Back in San Mateo in 1907, Jennie Crocker competed with 300 entrants for 135 trophies at a dog show held on the grounds of the fashionable Peninsula Hotel, once mining tycoon Alvinza Hayward’s huge villa. Her prize Boston bull terrier, Dick Dazzler captured the Freeman Ford trophy for best in class.
But European tours and a passion for dogs could not replace the loss of her parents. Jennie and Templeton Crocker established the Armitage Orphanage in San Mateo in 1909.
Presiding over the dedication was Bishop William Nichols, the same minister who would perform Jennie’s wedding ceremony three years later.
Uplands healthful surroundings were not helping Frederick Crocker. Several months after moving to Hillsborough he died of kidney disease.
The Peninsula reacted to his death as if he had been royalty. All of the Southern Pacific stations were draped in black. Crocker’s elegantly furnished private railroad car, Mishawaka, originally owned by his father, was dispatched from San Francisco to San Mateo to collect the mourners. The Southern Pacific’s private funeral railroad car, El Descanso transported the flower-draped coffin back to San Francisco for the impressive and solemn funeral and burial.
A lectern was erected in Crocker’s memory in St. Matthew’s Church, where stained glass windows were installed in memory of his wife and daughter Mary.
For Jennie, her brother and sister, the primary adult figure at Uplands was their surviving grandmother, Adeline Easton, a sister of banker Darius Ogden Mills, after whom Millbrae is named. Their uncle William, the founder of Crocker Bank, lived nearby but he was busy forging a financial empire.
After her introduction as a debutante in 1904, Jennie Crocker inherited $5 million from her father’s estate, some of it property in San Francisco. Her finances were managed by family adviser Henry T. Scott, who also owned a Hillsborough mansion.
Even though Jennie Crocker could afford to lose her famous $35,000 pearl necklace (which was later found), her wealth could not protect her from the constant intrusion of death.
The day after her birth in February 1887, her mother, also named Jennie, passed away, leaving Jennie and two older children, Templeton and Mary, motherless. Jennie’s father, Frederick, a director of the Southern Pacific Railroad and a University of California regent, was devastated by the loss of his wife; slowly his own health deteriorated.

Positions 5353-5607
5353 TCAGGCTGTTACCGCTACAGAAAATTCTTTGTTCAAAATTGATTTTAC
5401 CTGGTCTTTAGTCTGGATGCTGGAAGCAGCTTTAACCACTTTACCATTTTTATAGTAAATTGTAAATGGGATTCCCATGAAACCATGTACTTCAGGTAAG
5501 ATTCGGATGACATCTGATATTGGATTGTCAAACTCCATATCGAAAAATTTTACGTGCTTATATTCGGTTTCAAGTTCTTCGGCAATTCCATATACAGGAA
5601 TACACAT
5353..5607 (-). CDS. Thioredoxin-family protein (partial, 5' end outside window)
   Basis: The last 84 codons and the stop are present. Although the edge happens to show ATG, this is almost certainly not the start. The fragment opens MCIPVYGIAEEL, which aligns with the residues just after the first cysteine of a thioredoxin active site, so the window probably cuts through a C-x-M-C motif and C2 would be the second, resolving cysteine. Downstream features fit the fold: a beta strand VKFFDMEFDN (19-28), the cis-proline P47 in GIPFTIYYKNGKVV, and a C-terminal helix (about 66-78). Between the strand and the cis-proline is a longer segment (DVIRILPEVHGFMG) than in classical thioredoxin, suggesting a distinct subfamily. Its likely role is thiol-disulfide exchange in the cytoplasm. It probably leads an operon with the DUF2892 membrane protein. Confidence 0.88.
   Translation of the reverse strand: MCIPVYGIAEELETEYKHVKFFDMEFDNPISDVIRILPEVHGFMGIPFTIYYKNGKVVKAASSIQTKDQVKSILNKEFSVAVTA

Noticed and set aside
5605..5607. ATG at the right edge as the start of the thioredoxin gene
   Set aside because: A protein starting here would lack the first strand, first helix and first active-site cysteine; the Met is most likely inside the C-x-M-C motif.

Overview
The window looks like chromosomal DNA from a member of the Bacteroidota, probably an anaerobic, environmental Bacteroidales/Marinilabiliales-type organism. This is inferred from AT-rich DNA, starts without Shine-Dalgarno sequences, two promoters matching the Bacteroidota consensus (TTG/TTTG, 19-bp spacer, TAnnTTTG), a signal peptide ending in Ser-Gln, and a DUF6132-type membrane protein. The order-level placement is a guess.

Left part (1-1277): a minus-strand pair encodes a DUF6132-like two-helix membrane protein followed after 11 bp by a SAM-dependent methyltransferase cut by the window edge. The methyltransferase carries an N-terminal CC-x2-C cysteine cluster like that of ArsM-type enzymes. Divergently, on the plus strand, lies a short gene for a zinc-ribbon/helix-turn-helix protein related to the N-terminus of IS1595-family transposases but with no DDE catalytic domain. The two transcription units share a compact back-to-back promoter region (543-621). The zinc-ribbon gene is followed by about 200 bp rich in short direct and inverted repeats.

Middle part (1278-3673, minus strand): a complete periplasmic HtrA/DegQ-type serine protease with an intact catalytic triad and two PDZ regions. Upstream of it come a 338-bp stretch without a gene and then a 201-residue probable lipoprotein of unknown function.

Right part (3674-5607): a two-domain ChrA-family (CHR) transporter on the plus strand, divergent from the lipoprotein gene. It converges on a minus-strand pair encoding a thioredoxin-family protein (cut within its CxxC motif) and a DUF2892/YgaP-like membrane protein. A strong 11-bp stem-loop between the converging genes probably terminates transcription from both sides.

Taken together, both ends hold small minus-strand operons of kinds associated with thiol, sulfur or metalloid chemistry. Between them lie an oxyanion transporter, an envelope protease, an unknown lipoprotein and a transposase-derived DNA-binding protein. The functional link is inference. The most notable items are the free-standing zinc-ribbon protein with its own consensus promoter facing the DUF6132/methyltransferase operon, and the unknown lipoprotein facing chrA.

A year later, Jennie’s grandfather Charles died from serious injuries sustained in a fall from a horse-drawn carriage. Within months, his wife also died.
When Jennie was 10, her father, on advice of his physician, moved the family from San Francisco to the fresher air of Hillsborough, the Peninsula’s millionaire colony.
Written in 1997, this story is part of my “Over the Hill” series.
The County Witnesses Peninsula’s Royal Wedding
Dodging the pressing crowd anxious to witness a royal 1912 Peninsula wedding, 25-year-old Hillsborough heiress Jennie Adeline Crocker rushed into the back door of San Mateo’s St. Matthews Episcopal Church. Despite the calculated choice of a weekday ceremony, Jennie had to be shielded from hundreds of uninvited guests milling around the church at Baldwin Avenue and El Camino Real.
Waiting in the church was the handsome 35-year-old groom: tennis star, socialite and New York attorney Malcolm Douglas Whitman, himself the possessor of a vast estate.
There to witness the marriage of California’s richest heiress were 300 of the most fashionably dressed members of the smart set, wedding guests from New York, San Francisco and the Peninsula.
Granddaughter of Charles Crocker–one of the Big Four, who had personally supervised the laying of rails for the Central Pacific Railroad–Jennie Crocker was born a princess. Rich and pampered, she was third-generation wealthy, with the rough edges smoothed out.